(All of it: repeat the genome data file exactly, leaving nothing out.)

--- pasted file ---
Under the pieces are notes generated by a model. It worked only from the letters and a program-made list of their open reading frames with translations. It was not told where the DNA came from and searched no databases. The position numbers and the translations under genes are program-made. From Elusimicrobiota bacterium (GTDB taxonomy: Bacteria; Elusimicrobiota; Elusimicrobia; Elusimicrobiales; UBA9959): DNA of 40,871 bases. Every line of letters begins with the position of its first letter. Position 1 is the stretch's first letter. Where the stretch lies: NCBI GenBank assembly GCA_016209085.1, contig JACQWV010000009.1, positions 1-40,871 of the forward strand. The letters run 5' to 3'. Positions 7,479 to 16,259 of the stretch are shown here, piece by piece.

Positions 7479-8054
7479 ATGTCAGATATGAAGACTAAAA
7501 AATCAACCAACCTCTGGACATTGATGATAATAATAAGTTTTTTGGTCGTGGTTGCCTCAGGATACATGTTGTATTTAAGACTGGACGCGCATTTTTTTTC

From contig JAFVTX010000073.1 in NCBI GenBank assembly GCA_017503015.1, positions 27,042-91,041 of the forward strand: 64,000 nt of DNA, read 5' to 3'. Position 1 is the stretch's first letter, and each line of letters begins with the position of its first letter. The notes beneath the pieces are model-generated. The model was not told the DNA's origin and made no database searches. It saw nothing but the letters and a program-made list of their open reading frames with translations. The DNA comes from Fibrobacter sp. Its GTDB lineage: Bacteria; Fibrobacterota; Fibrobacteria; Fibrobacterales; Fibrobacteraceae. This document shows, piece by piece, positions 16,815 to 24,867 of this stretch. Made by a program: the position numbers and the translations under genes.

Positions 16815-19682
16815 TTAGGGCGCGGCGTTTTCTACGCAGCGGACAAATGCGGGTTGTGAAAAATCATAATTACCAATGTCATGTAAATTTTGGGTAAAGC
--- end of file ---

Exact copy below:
Under the pieces are notes generated by a model. It worked only from the letters and a program-made list of their open reading frames with translations. It was not told where the DNA came from and searched no databases. The position numbers and the translations under genes are program-made. From Elusimicrobiota bacterium (GTDB taxonomy: Bacteria; Elusimicrobiota; Elusimicrobia; Elusimicrobiales; UBA9959): DNA of 40,871 bases. Every line of letters begins with the position of its first letter. Position 1 is the stretch's first letter. Where the stretch lies: NCBI GenBank assembly GCA_016209085.1, contig JACQWV010000009.1, positions 1-40,871 of the forward strand. The letters run 5' to 3'. Positions 7,479 to 16,259 of the stretch are shown here, piece by piece.

Positions 7479-8054
7479 ATGTCAGATATGAAGACTAAAA
7501 AATCAACCAACCTCTGGACATTGATGATAATAATAAGTTTTTTGGTCGTGGTTGCCTCAGGATACATGTTGTATTTAAGACTGGACGCGCATTTTTTTTC

From contig JAFVTX010000073.1 in NCBI GenBank assembly GCA_017503015.1, positions 27,042-91,041 of the forward strand: 64,000 nt of DNA, read 5' to 3'. Position 1 is the stretch's first letter, and each line of letters begins with the position of its first letter. The notes beneath the pieces are model-generated. The model was not told the DNA's origin and made no database searches. It saw nothing but the letters and a program-made list of their open reading frames with translations. The DNA comes from Fibrobacter sp. Its GTDB lineage: Bacteria; Fibrobacterota; Fibrobacteria; Fibrobacterales; Fibrobacteraceae. This document shows, piece by piece, positions 16,815 to 24,867 of this stretch. Made by a program: the position numbers and the translations under genes.

Positions 16815-19682
16815 TTAGGGCGCGGCGTTTTCTACGCAGCGGACAAATGCGGGTTGTGAAAAATCATAATTACCAATGTCATGTAAATTTTGGGTAAAGC